(DOYLESTOWN, Pa.) — A jailed man who has been the focus of an investigation into the disappearances of four men admitted on Thursday that he killed them and agreed to plead guilty to four murder counts, his attorney said in a surprise development.
Cosmo DiNardo, 20, confessed to the commission or participation in four murders, attorney Paul Lang said outside court, where DiNardo had met with investigators. DiNardo also told investigators where the bodies are.
"I'm sorry," a shackled DiNardo said as he left the courthouse.
In exchange for the cooperation, Lang said, prosecutors were taking the death penalty off the table. There was no immediate comment from prosecutors.
The mystery of the four men's disappearances has transfixed the Philadelphia area over the past week, taking a grisly turn when human remains were discovered in a 12½-foot-deep grave on a farm. But what sort of evil befell them, and why, had remained shrouded in secrecy.
The prosecutor, who has held twice-daily briefings, made it clear Thursday he knew a lot more than he was saying, citing the need to protect the investigation. That only added to the speculation and rumors before DiNardo's confession.
"It's been very unnerving. It's very spooky," said Laura Hefty, who lives a few miles from the gravesite in Solebury Township, where farms bump up against new residential developments.
Many people, she said, were trying to convince themselves this is nothing that could ever happen to their kids.
"They feel incredibly sad. Some people are pretty angry, too," and are asking, "How did it get this bad?" she said.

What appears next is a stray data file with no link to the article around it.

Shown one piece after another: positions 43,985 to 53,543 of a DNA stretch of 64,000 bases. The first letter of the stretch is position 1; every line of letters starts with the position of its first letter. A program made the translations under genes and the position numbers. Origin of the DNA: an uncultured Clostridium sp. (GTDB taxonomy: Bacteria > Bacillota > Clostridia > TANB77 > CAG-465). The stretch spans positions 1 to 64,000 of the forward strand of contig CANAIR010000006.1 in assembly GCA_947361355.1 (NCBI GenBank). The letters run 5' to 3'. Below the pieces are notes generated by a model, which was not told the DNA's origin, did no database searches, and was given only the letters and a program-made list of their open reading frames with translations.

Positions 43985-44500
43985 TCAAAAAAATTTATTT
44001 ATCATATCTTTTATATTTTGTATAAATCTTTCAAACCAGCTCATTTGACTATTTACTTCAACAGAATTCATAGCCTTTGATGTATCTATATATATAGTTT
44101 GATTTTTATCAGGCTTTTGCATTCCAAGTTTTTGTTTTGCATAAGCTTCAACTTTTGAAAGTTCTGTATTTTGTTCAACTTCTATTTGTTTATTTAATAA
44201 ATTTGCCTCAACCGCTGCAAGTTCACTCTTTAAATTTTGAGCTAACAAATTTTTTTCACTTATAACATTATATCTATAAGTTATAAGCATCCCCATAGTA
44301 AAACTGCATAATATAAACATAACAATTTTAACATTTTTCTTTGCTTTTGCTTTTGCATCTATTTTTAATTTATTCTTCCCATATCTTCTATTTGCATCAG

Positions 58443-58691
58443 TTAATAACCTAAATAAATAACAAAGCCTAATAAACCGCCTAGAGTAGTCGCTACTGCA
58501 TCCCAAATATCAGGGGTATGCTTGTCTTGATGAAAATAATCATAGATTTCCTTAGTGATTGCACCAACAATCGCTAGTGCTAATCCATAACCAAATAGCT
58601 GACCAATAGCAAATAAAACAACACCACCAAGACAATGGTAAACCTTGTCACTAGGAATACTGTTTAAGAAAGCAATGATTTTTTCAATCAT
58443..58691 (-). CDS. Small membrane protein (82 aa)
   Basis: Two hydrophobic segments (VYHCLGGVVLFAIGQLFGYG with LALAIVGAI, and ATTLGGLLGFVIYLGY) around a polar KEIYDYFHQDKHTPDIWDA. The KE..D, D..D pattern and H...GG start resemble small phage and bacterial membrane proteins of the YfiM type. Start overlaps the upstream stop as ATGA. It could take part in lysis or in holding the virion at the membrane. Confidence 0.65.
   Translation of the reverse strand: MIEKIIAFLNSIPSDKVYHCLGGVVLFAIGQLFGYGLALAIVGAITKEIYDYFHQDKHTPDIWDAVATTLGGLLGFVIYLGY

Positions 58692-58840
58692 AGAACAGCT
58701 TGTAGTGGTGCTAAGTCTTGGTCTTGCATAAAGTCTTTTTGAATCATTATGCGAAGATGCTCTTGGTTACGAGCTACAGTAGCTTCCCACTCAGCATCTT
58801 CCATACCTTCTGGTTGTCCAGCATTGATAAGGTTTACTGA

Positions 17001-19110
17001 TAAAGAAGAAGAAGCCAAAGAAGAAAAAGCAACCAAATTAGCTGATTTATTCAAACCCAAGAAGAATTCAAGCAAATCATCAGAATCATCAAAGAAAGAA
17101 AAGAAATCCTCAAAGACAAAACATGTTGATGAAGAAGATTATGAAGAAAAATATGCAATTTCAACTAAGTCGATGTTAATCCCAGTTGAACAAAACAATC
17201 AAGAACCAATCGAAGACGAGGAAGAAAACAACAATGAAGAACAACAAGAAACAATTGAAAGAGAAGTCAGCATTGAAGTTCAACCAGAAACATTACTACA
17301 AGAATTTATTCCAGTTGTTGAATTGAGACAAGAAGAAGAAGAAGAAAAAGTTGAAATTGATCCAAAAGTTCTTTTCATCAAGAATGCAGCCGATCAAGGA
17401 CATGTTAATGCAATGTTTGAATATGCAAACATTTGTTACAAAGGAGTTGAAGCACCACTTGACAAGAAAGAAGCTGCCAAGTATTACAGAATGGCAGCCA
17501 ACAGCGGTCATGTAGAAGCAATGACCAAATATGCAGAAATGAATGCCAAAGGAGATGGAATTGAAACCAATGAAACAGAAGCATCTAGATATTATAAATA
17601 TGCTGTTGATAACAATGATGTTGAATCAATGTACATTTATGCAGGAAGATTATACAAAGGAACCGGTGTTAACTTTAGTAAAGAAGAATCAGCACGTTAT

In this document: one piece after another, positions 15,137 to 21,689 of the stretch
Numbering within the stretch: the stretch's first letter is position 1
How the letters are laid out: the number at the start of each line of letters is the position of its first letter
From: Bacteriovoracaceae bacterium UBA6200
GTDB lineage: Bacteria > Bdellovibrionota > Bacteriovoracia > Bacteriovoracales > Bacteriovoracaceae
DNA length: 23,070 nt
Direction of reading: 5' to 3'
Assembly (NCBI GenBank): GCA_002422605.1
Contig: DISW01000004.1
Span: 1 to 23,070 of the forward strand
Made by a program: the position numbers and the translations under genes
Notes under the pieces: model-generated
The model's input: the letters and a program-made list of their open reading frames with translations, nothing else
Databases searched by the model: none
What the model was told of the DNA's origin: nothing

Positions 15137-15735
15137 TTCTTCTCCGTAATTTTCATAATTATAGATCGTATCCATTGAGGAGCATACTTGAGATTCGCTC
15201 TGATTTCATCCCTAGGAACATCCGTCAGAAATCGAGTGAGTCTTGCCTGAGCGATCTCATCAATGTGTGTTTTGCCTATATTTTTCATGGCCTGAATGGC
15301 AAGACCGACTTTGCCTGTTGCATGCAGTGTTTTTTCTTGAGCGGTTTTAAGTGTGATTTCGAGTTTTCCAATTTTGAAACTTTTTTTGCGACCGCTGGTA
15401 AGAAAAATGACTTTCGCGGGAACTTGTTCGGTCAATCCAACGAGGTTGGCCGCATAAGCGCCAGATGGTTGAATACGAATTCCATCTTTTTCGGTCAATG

The four men, all residents of Bucks County, disappeared last week. At least three knew each other. The remains of only one, 19-year-old Dean Finocchiaro, have been identified, though authorities said other remains were found in the hole as well.
DiNardo, the son of the farm property's owners, was being held on $5 million cash bail before his confession, accused of trying to sell one of the victims' cars.
District Attorney Matthew Weintraub parried one question after another by saying he couldn't — or wouldn't — answer.
Police were back at the farm Thursday, digging away in the dust and the 90-degree-plus heat and using plywood to shore up the deep, tent-covered trench that they excavated at the spot where Weintraub said dogs managed to "smell these poor boys 12½ feet below the ground."
For days, TV news helicopters trained their cameras on the excavation, creating an unsettling racket but allowing the public to follow the forensic work from their office computers. On one day, viewers could watch investigators haul up buckets of dirt and sift it through hand-held screens in what looked like an archaeological dig.
The other missing men were Mark Sturgis, 22, and Thomas Meo, 21, who worked together in construction, and Jimi Taro Patrick, 19, a student at Loyola University in Baltimore. Patrick and DiNardo had attended the same Catholic high school for boys.